For example, female officers have to be specially fitted for protective equipment and firearms that were designed primarily for males, he said.

Law enforcement officers have tweaked their attire, like switching to clip-on ties “so if somebody grabbed you by the tie, just like they grab you by the hair, now these ties just come off,” Stanek said.

It used to be that officers lugged around rosewood nightsticks and bulky bullet-resistant vests that made it difficult to get in and out of police cruisers. That gear has been replaced with collapsible batons and Kevlar vests that provide greater range of motion.

Officers now carry Ebola kits and gas masks, both of which are doled out by the department. Department-issued Tasers have also become part of the modern officer’s tool kit, as well.

“The whole idea was when officers had substantial problems, then the department looked at them and said omigosh, that officer would have been safer if … ” said Roberts, with the International Union of Police Associations. “And that evolved into equipment changes.”

Joining a growing number of cities across the country, Minneapolis police has started testing two different body camera systems on 36 of its patrol officers. If the pilot program is successful, Mayor Betsy Hodges has pledged another $1.1 million for a departmentwide rollout this fall.

Other changes have been more subtle, such as the department’s switch last year from cotton to a powder-blue shirt that is mostly rayon, a material that doesn’t wrinkle as much, giving officers a sharper look.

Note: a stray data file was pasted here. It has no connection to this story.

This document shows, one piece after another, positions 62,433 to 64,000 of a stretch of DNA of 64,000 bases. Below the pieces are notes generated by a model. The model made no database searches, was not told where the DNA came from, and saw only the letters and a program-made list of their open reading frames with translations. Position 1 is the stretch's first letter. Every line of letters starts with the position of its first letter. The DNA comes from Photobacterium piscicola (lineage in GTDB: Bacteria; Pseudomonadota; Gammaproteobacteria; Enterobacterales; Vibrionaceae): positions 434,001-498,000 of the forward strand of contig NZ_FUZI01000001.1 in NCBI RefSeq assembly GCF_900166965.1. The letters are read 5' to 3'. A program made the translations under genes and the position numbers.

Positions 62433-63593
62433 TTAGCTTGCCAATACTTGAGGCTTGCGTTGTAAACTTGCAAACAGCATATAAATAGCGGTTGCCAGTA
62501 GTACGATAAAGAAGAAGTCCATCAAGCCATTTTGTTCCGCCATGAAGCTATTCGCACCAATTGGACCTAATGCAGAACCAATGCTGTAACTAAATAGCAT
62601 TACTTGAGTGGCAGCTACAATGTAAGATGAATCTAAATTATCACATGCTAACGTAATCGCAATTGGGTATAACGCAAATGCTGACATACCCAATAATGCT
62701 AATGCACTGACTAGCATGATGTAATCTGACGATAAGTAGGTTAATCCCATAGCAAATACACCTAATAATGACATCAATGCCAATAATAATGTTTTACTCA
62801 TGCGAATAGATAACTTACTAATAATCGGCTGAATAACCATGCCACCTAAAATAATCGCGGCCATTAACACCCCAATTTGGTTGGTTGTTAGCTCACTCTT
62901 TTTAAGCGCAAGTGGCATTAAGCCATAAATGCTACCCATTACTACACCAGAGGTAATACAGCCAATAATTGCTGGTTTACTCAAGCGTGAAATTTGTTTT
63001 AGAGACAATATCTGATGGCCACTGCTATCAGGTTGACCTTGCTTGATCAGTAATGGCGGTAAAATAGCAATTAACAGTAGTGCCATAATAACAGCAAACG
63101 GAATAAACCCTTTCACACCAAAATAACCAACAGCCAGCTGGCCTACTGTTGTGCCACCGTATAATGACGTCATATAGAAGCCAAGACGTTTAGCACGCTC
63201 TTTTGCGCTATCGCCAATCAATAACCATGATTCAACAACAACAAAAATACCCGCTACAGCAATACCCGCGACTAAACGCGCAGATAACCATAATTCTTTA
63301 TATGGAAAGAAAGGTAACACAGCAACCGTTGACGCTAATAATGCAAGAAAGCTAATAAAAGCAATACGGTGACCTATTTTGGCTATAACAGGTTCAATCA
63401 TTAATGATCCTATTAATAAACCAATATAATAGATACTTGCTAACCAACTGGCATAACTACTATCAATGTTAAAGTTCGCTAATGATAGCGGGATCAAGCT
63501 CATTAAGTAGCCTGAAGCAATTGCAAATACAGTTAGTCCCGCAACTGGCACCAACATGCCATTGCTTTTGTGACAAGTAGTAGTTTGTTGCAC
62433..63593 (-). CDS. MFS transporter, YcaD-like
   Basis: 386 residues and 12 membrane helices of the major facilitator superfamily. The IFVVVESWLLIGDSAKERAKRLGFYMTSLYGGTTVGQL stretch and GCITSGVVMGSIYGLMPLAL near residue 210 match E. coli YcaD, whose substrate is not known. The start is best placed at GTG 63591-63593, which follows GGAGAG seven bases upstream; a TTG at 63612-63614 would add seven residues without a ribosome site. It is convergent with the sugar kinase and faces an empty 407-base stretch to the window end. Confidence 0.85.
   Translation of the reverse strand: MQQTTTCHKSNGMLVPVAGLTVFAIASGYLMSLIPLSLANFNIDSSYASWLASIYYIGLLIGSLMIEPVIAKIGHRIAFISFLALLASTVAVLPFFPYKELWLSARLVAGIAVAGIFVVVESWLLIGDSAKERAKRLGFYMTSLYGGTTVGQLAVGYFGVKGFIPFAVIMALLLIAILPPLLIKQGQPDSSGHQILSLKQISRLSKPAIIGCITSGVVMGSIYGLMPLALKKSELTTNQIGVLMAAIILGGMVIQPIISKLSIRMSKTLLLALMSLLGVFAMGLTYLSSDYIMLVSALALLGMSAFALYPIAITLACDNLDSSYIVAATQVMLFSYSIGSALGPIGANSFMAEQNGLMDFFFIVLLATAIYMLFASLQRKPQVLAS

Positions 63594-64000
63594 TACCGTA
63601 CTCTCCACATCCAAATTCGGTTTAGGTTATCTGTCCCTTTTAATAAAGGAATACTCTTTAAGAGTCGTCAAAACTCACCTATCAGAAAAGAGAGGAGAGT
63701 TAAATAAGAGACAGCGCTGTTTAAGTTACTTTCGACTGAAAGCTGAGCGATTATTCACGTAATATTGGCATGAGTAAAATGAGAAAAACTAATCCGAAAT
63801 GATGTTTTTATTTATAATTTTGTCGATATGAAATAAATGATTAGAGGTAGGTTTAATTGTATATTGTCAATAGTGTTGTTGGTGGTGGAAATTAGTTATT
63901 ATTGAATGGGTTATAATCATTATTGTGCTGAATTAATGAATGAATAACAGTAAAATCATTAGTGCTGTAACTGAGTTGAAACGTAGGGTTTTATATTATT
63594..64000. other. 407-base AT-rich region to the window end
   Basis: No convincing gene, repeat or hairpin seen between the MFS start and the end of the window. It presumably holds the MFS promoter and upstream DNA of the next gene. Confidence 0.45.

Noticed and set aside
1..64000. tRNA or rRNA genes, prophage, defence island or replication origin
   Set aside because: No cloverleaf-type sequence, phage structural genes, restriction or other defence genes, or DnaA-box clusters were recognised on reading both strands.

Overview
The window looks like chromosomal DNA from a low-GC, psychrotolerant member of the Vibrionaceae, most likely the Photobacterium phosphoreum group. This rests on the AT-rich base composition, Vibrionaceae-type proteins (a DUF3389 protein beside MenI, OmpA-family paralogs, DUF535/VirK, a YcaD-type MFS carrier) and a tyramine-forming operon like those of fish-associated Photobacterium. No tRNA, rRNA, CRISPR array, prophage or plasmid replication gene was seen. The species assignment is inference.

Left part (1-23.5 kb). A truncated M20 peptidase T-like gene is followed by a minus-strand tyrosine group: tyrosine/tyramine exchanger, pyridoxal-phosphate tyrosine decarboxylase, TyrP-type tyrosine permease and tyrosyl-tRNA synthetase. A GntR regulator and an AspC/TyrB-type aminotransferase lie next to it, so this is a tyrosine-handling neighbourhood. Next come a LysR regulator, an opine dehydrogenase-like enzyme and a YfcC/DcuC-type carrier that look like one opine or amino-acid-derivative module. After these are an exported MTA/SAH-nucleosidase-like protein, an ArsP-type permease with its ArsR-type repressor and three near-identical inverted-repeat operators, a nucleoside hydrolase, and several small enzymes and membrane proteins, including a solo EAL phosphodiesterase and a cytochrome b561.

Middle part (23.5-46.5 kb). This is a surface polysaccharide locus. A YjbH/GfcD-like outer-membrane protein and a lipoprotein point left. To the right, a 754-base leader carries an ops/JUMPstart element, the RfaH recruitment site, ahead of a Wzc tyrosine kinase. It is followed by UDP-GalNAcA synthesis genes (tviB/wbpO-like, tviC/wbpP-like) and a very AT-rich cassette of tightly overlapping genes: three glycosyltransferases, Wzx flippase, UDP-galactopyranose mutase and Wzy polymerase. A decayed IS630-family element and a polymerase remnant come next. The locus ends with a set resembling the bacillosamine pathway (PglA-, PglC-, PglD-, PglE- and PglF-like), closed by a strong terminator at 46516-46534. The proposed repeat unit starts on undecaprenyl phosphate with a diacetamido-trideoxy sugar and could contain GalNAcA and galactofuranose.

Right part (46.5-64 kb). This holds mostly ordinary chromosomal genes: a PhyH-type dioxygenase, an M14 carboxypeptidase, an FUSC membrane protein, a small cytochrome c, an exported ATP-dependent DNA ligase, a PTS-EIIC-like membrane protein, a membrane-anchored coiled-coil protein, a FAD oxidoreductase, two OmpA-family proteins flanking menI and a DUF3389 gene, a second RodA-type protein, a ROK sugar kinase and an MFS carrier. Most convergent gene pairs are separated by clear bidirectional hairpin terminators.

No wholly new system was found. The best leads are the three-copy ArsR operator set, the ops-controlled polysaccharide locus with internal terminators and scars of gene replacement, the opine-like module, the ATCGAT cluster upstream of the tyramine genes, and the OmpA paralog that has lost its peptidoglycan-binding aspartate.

Police departments have long wrestled with gear and attire. Burnsville Police Chief Eric Gieseke said that his department was part of an ill-fated fashion experiment in the 1980s in which officers started wearing sports coats over their department blues and bullet-resistant vests.

“It was very confusing on calls, because people could not easily recognize them as police officers,” he said.

Montevideo Police Chief Adam Christopher said a new officer requires up to $7,000 “right off the bat, just to get him or her working.”

The 10-member department also gives its officers a yearly equipment stipend — about $800 — but unlike in larger departments like Minneapolis, all the main equipment is furnished.

The soaring equipment costs is coming at a time of increasing debate about whether local police have become too militarized, following clashes last fall between heavily armed police and protesters in the wake of the police killing of unarmed black teenager Michael Brown in Ferguson, Mo.

Critics point to the controversial U.S. Department of Defense program that has supplied police departments across the country with billions of dollars in military-grade equipment since 1997.

But local law enforcement argue that the extra firepower is needed to keep pace with criminals.

“We’ve gone from revolvers … to machine guns. To me, we’re just trying to make sure that they keep them safe and defend them against what they’re up against,” said John Delmonico, head of the Police Officers Federation of Minneapolis, which represents the city’s rank-and-file officers. “When you’re sending a cop into a very high-risk situation … you want them as best safety-equipped as they can be.”